Several large infrastructure projects in France will create some interesting opportunities for institutional real estate investors, especially in the regional office markets. These include the ongoing Greater Paris Project, which is a vast undertaking to strengthen Paris’ status as a 21st century metropolis, and also a planned upgrade to France’s high-speed rail network (TGV) which will reduce journey times between Paris and some of the regional cities. For example, in 2017 the office markets in Paris and Bordeaux are predicted to experience similar benefits to those already seen in the office markets in Lyon and Marseille.
Italy has caught the eye of investors
In the last 30 months, Italy has caught the attention of international investors. At a macro level, this is due to the more stable political environment and implementation of much needed structural reforms. For real estate, changes to legislation have made it easier for landlords to lease property and changes to regulation have opened up the debt market to institutions other than the traditional bank providers. While yields have tightened on traditional core assets, investors are starting to move into more core+ and value add strategies, particularly in cities like Milan.
Germany is regional diversity
Germany has an extremely diverse and liquid real estate market comprising several major cities and regions, each with its own set of characteristics that provide investors with an enormous amount of variety and choice. While Berlin is the capital and Frankfurt is the financial centre, Hamburg is a trade hub and Munich home to many tech companies. We are seeing opportunities to invest in logistics, last mile in particular, and large retail warehouse parks anchored by strong grocery or DIY tenants.
Spread between prime and secondary yields in Finland
In the Nordics there is a diverse return profile by region. For example, the core and value-add markets in Sweden are tightly priced, whereas in Finland there is a greater spread between core and secondary yields, which creates an opportunity to create core for investors. A trend towards longer lease lengths in Finland has also made it more attractive to overseas institutions.
Occupiers looking for the 'complete' package in Benelux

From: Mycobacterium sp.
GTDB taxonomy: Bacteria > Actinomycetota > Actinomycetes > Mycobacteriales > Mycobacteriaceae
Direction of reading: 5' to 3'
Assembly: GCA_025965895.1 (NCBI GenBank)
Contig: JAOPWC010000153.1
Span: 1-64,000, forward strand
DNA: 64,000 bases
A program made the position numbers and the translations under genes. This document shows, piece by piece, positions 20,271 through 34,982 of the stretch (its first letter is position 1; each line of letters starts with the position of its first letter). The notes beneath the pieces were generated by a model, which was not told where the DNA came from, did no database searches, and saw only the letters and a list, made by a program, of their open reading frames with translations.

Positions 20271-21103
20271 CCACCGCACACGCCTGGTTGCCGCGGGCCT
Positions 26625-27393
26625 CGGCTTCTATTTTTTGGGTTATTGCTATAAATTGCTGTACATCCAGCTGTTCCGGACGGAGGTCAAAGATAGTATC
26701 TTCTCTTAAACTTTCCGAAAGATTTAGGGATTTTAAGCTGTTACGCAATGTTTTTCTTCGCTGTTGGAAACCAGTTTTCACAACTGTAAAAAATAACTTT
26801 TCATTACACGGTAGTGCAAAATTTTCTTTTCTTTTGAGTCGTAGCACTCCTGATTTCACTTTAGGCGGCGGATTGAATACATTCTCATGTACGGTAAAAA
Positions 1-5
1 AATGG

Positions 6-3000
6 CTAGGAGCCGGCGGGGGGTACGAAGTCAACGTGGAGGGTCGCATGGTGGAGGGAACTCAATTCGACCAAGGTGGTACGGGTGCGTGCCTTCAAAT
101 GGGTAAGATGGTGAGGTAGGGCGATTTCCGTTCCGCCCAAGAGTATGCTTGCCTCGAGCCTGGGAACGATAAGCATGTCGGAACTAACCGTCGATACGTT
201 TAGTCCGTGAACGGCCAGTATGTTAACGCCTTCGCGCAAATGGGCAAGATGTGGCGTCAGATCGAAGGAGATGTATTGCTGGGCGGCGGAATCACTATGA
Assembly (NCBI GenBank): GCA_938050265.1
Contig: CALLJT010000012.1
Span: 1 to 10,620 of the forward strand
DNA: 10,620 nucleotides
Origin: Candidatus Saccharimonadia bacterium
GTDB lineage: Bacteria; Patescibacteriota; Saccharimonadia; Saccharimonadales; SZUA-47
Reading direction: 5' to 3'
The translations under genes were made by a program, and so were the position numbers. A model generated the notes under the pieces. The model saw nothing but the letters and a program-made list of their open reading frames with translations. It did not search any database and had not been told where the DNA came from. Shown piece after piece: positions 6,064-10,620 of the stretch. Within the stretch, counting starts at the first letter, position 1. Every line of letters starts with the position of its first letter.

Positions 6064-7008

There are some attractive opportunities in the office sector in the Benelux region, particularly in the five core cities of Brussels, Luxembourg, Rotterdam, The Hague and Amsterdam. We have observed a polarisation in this market with some occupiers becoming focussed on micro-locations as they look for the ‘complete’ package, incorporating good access to public transport and local amenities like housing and entertainment. Finding the best locations is a key issue for many occupiers as they look to retain high quality staff.
There's more to the CEE than just Poland
There were some interesting corporate real estate transactions last year which created new, long-term opportunities for investors who hadn't previously invested in the CEE market. The arrival of large international platforms and the capital they bring is going to transform the market, especially for the retail asset class. Poland and the Czech Republic are still the main real estate investment markets in the region; however, investment in the Hungarian and Romanian markets started to pick-up in the latter part of 2016. Hungary in particular is the source of a lot of new opportunities and we have started to see yields tighten there.
Despite short-term volatility brought about by political events or fluctuations in the economic cycle, the reality for many institutional investors is that the size and depth of the European commercial real estate market will ensure it remains an important part of their overall real estate allocation. As the investment cycle evolves, they may move onto a different investment strategy, but familiarity with the European market and the diversity it provides will help to ensure it remains attractive.